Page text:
I also got certified in the Herrmann Brain Dominance Theory so I could do workshops helping organizations understand learning preferences and how to use that in communication, teaching, learning and problem solving effectively.
My husband and I were approached by the church Human Resource Department about using our skills to benefit the church. We suggested that we do it as a church service mission. We started in May 2007 and committed for 2 years. My husband committed half of his working time to give to the church. I did almost that much but not quite. He would go to Utah often, and I was able to do most of my work wherever I was at the time. He worked on redesigning some of the core services that the Temporal Affairs provides for the church, such as accounting, materials management, humanitarian, etc. I was involved in interviewing individuals who were applying for paying jobs at the church. It was a standardized telephone interview, so I could do it from anywhere. I also conducted Brain Dominance Workshops for organizations within Temporal Affairs. We traveled to Hawaii, England, Germany and Russia in our mission, but most of it was done in Utah. Our mission lasted for 2 years.
This is an example of my history in serving. I haven’t often gone out searching for service, but instead service opportunities have come to me.
One year at my children’s school, I went to the Room Mother’s meeting, thinking I would sign up for a small job for the year and discovered that I was the only mother that showed up, so I ended up heading all the Room Mothers.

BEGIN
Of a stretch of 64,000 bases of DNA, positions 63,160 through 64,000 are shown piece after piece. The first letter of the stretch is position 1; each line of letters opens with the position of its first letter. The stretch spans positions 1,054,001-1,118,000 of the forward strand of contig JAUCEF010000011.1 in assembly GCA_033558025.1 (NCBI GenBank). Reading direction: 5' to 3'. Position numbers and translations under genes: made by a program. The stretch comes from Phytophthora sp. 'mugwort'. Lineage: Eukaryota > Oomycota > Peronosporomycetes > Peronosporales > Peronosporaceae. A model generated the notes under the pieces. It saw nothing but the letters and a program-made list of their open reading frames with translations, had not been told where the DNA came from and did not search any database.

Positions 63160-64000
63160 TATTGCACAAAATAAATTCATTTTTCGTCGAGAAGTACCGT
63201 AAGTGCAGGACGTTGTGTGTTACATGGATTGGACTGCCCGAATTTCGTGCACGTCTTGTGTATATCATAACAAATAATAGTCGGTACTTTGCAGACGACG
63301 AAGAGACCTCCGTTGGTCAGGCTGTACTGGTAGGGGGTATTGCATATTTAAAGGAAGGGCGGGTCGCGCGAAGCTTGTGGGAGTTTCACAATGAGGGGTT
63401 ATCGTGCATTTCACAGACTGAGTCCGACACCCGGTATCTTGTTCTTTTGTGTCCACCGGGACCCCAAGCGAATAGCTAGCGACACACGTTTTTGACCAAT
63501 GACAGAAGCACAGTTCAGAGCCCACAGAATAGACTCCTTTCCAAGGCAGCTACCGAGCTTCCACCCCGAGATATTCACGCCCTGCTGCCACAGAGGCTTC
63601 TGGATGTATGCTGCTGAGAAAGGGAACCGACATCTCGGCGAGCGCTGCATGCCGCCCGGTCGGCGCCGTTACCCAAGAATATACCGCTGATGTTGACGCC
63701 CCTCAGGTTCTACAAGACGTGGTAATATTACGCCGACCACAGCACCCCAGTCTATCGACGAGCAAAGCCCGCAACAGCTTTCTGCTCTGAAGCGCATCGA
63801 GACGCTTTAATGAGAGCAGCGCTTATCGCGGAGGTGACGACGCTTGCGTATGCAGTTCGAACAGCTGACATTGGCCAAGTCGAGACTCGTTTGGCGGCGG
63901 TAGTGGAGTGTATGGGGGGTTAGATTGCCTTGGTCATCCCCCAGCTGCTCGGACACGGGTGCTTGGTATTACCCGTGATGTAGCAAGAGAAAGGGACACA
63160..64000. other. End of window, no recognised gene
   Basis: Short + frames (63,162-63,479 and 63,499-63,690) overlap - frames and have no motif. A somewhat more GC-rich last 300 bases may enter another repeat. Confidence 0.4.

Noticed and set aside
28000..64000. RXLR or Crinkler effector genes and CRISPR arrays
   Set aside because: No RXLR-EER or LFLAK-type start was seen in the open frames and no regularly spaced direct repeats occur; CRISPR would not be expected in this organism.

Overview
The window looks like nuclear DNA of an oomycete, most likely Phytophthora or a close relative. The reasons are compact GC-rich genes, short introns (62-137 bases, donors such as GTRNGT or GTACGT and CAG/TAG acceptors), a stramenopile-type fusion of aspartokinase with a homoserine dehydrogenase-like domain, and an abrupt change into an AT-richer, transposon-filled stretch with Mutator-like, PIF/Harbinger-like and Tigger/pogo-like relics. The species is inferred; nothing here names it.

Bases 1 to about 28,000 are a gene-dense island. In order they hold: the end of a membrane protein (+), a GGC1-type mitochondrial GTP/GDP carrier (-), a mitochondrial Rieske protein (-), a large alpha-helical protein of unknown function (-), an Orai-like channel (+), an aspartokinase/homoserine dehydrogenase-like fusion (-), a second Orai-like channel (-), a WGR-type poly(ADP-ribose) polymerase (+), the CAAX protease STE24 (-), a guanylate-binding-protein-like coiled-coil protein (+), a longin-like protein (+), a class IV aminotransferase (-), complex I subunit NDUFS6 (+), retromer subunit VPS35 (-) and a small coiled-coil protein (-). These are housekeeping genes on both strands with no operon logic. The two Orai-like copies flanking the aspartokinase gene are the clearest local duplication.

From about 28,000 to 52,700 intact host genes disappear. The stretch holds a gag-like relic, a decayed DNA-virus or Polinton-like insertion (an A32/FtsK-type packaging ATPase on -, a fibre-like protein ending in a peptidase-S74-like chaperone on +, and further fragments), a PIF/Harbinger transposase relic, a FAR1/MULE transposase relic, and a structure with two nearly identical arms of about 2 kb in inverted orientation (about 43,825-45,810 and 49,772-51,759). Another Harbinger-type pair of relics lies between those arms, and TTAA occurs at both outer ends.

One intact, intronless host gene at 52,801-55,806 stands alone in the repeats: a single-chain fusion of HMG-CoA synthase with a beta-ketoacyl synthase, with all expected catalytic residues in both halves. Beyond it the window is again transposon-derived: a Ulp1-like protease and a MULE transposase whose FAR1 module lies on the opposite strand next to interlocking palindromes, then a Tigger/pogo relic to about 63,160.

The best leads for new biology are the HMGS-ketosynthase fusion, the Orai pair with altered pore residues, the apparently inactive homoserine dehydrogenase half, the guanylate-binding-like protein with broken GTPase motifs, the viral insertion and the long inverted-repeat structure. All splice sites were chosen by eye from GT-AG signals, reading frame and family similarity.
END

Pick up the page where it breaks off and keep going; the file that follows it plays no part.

Service seems to be in the DNA of women and we seem to be prone to serve. We relate more to the words, “compassionate service” than men do. When we serve we are doing that which comes natural for a lot of women. Even when service occurs that would not be described as “compassionate service” most people feel good when they serve. That is why I serve. It makes me feel good.
Once I was called to be the Stake Camp Director. I thought, now here is a chance to use my education to serve in the church. What I discovered is that although my recreation education certainly helped me in that calling, the most significant skill that was needed in that calling was the ability to deal with the adults in the stake. So, you may not think that you have the skills necessary for the service required, and may discover that a completely different set of skills are actually needed.
When asked what my advice would be to those who have young children in the home without much spare time, how they can serve I will tell you this. There is no greater service than what you can give to your family members. If that is all you have time to do, then you are providing the best service you can. Unfortunately, some individuals would say that caring and raising children is not as noble as working for pay. But if a person owned a daycare center or a laundromat or a chauffeur service for pay, they would be considered a professional. Just because we don’t get paid to do such things for our family, we might think that it is not important work. I would say to you, that it is a mistake to think that. It is the most important service you can ever do.